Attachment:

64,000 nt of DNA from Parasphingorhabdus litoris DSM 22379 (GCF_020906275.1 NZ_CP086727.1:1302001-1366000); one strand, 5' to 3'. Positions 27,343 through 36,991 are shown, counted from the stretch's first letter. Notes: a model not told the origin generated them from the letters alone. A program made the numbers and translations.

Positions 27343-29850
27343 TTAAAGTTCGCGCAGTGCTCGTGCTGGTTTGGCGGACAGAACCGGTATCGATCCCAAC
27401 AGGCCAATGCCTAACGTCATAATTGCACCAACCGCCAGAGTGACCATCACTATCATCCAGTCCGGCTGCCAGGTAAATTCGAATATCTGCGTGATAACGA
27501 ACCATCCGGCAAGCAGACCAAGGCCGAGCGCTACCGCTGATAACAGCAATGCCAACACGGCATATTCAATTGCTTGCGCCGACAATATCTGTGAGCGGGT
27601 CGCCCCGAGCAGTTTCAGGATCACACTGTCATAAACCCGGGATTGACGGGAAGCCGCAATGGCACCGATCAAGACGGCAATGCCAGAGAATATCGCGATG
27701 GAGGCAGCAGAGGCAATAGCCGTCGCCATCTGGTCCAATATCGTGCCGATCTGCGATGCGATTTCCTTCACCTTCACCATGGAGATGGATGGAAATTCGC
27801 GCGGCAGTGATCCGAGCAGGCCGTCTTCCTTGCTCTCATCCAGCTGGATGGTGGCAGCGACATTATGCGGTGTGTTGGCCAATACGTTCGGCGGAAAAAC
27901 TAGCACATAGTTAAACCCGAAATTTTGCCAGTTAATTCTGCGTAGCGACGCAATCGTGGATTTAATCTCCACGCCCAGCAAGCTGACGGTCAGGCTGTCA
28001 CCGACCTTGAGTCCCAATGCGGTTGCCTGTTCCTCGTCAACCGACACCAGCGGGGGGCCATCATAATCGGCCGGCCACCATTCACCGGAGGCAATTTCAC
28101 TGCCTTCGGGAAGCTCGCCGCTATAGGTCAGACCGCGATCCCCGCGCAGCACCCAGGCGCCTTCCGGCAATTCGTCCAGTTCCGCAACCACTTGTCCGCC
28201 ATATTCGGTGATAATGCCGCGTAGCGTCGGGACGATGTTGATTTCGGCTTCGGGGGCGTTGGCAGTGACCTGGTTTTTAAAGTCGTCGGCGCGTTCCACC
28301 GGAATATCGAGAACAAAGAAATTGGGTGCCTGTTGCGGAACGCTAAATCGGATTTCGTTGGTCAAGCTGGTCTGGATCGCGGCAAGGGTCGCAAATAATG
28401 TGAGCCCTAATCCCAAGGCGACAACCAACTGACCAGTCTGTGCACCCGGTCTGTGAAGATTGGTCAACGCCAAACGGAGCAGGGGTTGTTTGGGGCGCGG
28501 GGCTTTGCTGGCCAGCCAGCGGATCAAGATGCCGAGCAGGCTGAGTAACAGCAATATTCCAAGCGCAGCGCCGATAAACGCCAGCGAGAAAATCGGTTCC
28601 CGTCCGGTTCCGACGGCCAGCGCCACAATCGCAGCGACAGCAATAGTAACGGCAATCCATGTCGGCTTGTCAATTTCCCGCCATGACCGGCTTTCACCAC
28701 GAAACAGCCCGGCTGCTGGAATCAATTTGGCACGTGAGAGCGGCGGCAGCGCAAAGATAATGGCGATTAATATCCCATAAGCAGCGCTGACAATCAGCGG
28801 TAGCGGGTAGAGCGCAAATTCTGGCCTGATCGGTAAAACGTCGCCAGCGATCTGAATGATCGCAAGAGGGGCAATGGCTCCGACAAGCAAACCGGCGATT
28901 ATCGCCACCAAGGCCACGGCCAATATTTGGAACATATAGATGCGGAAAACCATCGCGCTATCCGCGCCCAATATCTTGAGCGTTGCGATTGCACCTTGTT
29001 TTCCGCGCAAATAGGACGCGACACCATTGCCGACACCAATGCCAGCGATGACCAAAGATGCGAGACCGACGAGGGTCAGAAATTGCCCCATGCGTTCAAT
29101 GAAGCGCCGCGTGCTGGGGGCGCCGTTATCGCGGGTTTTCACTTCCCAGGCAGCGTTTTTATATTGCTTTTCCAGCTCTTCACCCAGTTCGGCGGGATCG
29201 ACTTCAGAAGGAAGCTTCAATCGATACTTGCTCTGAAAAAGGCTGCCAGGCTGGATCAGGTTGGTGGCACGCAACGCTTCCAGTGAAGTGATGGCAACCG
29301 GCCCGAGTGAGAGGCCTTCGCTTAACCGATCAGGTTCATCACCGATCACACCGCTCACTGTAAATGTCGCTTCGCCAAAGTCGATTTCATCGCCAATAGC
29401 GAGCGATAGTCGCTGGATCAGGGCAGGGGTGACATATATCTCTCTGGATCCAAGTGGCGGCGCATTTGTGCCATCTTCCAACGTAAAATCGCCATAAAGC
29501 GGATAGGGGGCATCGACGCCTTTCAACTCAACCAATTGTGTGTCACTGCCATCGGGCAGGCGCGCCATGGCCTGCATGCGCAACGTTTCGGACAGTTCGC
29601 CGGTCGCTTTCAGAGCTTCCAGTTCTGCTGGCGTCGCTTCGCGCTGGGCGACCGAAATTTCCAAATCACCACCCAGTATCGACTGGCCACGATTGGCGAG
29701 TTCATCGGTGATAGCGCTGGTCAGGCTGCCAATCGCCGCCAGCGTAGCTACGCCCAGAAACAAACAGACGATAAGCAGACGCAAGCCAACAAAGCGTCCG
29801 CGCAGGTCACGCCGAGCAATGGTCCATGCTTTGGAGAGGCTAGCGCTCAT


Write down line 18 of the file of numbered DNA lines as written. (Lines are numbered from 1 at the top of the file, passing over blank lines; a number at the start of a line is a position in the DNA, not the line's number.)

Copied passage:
28801 TAGCGGGTAGAGCGCAAATTCTGGCCTGATCGGTAAAACGTCGCCAGCGATCTGAATGATCGCAAGAGGGGCAATGGCTCCGACAAGCAAACCGGCGATT